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Poverty and Inequality in Standards of Living in Malawi: Does Religious Affiliation Matter?

Mussa, Richard (2010): Poverty and Inequality in Standards of Living in Malawi: Does Religious Affiliation Matter?

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Abstract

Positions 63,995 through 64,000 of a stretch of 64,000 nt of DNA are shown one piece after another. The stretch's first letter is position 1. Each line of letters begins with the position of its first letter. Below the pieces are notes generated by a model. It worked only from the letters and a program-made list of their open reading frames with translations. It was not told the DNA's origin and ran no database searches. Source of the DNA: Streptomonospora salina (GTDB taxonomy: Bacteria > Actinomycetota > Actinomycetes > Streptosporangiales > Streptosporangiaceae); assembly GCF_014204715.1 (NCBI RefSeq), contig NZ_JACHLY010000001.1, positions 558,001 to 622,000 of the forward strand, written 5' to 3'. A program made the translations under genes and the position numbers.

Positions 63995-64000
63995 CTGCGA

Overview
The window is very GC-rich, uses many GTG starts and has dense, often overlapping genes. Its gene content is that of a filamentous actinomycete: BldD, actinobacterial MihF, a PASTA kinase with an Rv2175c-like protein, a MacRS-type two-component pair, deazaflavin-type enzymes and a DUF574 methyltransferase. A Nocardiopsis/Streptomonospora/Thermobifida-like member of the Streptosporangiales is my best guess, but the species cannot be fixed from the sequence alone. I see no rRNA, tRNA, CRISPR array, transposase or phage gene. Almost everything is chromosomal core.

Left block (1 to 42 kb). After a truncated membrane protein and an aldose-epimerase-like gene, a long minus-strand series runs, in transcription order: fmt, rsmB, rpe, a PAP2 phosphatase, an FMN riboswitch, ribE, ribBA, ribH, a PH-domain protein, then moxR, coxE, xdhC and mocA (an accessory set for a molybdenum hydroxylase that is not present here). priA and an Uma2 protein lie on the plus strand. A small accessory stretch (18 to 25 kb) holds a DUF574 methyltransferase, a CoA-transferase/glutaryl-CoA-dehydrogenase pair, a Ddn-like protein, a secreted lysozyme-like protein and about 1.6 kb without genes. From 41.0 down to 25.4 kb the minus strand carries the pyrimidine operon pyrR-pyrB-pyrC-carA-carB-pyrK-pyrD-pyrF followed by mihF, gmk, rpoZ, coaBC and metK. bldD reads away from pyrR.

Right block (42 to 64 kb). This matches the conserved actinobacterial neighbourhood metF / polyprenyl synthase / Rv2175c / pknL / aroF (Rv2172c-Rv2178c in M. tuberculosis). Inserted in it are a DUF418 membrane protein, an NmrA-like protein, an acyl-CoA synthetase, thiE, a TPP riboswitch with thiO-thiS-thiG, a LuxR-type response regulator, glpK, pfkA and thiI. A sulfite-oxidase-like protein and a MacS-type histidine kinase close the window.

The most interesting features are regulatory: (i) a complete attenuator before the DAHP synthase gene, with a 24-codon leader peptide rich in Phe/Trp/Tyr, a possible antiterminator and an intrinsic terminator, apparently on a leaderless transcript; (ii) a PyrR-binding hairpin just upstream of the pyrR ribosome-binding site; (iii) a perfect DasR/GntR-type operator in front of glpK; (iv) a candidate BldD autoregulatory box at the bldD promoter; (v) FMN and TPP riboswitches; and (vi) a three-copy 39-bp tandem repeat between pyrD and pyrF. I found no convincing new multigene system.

This paper looks at whether or not there are differences in consumption, health, and education poverty and inequality among Catholics, Protestants, Muslims, and followers of indigenous religions in Malawi. Poverty dominance tests show that Catholics have the lowest levels of consumption and education poverty. Inequality dominance tests indicate that Muslims are more equal in terms of consumption than Catholics, however, Catholics are more health equal than Protestants. Protestants are found to be the largest contributors to national poverty and inequality in the three dimensions of well being. Within religious grouping inequalities (vertical inequalities) are the major driver of national consumption and health inequality. In contrast, most of the national education inequality is due to between religious grouping inequalities (horizontal inequalities).

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